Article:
Want to know more about Texas and Houston DWI laws? Below, you’ll find a brief overview of Texas DWI facts, your rights, and actual excerpts of the DWI law in Texas.
DWI stands for “driving while intoxicated.” Texas law defines intoxication as “not having the normal use of mental or physical faculties by reason of the introduction of alcohol, a controlled substance, a drug, a dangerous drug, a combination of two or more of those substances, or any other substance into the body; OR (b) having an alcohol concentration of .08 or more.” “Alcohol concentration” means the number of grams of alcohol per: (a) 210 liters of breath; (b) 100 milliliters of blood; or (c) 67 milliliters of urine.
What that means is, in Texas, a person is Driving While Intoxicated when they are operating a motor vehicle in a public place if they have lost the normal use of their mental faculties, physical faculties, or have a alcohol concentration of 0.08 or greater.
The State must prove beyond a reasonable doubt that you were operating a motor vehicle in a public place while intoxicated. For the State to prove you are intoxicated, they must present evidence to show you did not have the normal use of your mental or physical faculties. Or that you had an alcohol concentration of 0.08 or more.
No! Just because an officer brought you in for suspicion of driving while intoxicated doesn’t automatically make you guilty. People are wrongly arrested for DWI all the time. An officer only needs probable cause to make an arrest. A jury must have proof beyond a reasonable doubt. Remember, a DWI arrest is based on an officer’s opinion, and there are two sides to every story. Let us provide a thorough analysis and second opinion of your case to ensure your rights are protected. Jay Cohen is a certified practitioner and instructor of Standardized Field Sobriety Tests.
You do not have to tell the officer if you have been drinking. You don’t have to tell the officer anything other than your name and date of birth, most of us just hand the officer our drivers license. Once you have done that, you don’t have to tell them anything else and you shouldn’t tell them anything else!
Typically a DWI traffic stop will start like a normal traffic stop. The officer will pull you over and ask for your license and registration. You know it’s about to go downhill when the officer asks if you’ve been drinking. That is typically followed by the officer asking you to get out of the car and perform some field sobriety tests.
No, you do not have to perform the field sobriety tests. These tests consist of at least three tests. The horizontal gaze nystagmus test, or HGN, the walk and turn test, and the one leg stand. These are difficult things to do, even more difficult if you have never practiced them and you’re nervous. Performing these tests can make you look drunk even if you haven’t been drinking. You can refuse to do these tests.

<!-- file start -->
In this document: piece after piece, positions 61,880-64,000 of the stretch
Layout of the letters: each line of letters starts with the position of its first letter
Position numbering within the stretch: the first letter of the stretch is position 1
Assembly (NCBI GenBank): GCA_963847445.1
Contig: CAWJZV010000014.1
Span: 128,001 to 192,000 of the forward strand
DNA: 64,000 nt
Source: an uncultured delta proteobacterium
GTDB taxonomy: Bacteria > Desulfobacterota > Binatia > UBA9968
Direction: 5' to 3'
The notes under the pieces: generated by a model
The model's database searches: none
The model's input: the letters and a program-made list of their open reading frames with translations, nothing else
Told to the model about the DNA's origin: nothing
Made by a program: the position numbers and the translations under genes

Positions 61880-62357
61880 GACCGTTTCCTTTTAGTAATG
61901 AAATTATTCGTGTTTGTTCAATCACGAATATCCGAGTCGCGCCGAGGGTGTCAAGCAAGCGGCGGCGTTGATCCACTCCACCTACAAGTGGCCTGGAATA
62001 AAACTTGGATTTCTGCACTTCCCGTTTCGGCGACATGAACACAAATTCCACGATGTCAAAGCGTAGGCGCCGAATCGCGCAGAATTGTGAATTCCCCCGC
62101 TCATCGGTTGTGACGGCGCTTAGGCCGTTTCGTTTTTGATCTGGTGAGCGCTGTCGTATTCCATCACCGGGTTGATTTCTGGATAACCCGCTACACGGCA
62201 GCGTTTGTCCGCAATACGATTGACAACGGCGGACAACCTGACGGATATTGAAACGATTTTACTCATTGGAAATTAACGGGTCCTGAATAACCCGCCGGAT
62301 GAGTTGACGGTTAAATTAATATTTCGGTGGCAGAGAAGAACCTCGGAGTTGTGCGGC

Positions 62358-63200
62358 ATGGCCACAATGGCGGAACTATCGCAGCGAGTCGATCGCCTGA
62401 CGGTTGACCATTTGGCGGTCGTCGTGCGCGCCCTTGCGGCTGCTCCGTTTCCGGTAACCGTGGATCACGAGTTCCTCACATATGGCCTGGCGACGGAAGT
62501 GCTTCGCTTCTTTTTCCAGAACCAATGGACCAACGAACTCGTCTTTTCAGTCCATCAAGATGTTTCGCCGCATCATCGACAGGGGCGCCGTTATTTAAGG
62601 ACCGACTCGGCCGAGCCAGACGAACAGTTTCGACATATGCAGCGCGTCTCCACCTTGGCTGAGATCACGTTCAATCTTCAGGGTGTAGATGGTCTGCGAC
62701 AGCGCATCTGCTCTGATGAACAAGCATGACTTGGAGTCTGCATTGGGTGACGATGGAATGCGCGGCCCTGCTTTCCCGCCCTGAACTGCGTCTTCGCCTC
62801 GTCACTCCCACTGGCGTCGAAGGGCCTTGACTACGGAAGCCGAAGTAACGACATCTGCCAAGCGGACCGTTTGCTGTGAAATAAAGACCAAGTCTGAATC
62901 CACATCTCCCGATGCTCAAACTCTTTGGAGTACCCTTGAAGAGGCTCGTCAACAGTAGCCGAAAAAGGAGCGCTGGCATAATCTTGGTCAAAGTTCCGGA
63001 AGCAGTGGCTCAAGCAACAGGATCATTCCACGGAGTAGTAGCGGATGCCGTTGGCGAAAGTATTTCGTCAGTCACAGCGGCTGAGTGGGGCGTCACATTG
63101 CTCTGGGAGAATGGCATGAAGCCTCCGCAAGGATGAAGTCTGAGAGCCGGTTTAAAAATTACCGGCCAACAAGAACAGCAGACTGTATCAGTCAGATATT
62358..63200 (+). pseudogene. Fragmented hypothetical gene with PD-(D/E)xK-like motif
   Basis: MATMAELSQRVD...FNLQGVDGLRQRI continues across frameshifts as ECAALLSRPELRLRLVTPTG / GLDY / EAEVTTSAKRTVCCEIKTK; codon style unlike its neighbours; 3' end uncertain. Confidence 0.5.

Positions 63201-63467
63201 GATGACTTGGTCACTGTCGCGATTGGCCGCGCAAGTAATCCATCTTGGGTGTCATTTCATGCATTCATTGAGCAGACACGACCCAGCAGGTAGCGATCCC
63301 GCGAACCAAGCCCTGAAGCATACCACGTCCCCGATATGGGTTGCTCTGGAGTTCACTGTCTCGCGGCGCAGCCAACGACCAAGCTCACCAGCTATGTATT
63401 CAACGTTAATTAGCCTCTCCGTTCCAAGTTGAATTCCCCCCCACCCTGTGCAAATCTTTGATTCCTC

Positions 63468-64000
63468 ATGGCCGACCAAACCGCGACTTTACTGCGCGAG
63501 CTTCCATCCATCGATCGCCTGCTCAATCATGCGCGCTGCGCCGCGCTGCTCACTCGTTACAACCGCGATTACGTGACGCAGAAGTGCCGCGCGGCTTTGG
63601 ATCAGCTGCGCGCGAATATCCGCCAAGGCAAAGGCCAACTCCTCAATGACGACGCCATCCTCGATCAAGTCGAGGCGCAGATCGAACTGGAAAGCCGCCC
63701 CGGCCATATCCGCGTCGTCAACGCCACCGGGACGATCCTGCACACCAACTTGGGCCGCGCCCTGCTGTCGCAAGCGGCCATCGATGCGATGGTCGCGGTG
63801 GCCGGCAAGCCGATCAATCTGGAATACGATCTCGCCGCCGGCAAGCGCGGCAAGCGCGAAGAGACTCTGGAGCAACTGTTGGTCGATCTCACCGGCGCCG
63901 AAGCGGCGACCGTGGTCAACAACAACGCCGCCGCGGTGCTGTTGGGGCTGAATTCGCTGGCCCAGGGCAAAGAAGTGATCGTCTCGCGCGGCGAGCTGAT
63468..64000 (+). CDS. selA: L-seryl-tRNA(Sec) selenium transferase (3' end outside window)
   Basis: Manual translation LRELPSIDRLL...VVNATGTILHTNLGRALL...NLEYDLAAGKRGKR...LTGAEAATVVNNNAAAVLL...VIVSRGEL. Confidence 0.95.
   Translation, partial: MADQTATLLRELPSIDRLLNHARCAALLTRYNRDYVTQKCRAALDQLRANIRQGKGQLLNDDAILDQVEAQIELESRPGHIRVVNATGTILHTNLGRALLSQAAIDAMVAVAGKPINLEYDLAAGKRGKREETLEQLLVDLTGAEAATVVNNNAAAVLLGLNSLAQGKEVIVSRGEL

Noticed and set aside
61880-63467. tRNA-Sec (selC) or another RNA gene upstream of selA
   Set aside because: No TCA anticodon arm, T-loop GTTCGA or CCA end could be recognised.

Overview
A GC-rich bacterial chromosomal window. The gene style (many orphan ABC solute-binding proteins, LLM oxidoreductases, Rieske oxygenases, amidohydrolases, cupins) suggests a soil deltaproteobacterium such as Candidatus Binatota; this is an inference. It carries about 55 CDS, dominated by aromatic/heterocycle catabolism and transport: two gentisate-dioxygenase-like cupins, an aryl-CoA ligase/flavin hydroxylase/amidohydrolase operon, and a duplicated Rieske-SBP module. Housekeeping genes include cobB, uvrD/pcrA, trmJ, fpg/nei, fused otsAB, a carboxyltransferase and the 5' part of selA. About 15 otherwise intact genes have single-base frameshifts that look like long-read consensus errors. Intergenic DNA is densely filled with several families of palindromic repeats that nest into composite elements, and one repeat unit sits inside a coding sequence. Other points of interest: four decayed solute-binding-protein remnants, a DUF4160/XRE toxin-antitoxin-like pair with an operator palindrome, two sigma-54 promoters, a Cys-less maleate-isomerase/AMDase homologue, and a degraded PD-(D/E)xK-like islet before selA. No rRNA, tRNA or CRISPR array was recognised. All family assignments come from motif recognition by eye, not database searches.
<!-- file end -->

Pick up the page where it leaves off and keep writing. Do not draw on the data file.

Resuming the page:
YES! If you are pulled over in Texas and a police officer suspects you are intoxicated, they will ask you to give a breath or blood sample. You can absolutely refuse to consent to a breathalyzer or breath test sample. If you refuse to give a breath sample, the officer may apply for a warrant to take a blood sample. If the officer gets a warrant signed by the judge, don’t fight with them. If there are any issues with the warrant, we will fight those in court. The remedy for a warrant that isn’t valid is the evidence is suppressed. This means any evidence obtained as a result of the invalid warrant cannot be used in trial.
YES! If a police officer requests a voluntary blood sample in Texas you can refuse to give it to them. Frequently, the police can go to a Judge and get a search warrant for your blood. If the police get a search warrant for your blood, they can use whatever reasonable means necessary to get the blood out of your body. When the police have a search warrant, it is not a good idea to fight them, they have guns and they’re probably going to win.
Maybe, but you have to act fast. You have just 15 days from the date of your arrest to request an Administrative License Revocation (ALR) hearing from the Texas Department of Public safety to save your license. That’s why it’s so important that you consult with an experienced DWI lawyer as soon as possible.
Now! You don’t have time to waste after a DWI arrest. Remember, you only have 15 days to request a hearing to save your license. If you miss that deadline, there’s nothing that can be done to fight your license suspension. Click here to schedule your case evaluation today!
There are a lot of physiological factors that cause breathalyzers to inaccurately measure a person’s blood alcohol concentration (BAC). There are many different types of breathalyzers that use different methods to measure a person’s BAC. Frequently, these devices give a reading that is not an accurate reflection of a person’s BAC.
Maybe. If you get convicted of DWI, you may be eligible for a nondisclosure. It could even prevent you from getting that dream job. For juveniles accused of DUI, it can prevent you from getting into the college of your choice or participating in extracurricular activities. That’s why it’s so important that you hire a well-qualified Houston DWI lawyer who will fight aggressively to help you beat these charges. Click here to schedule your case evaluation today!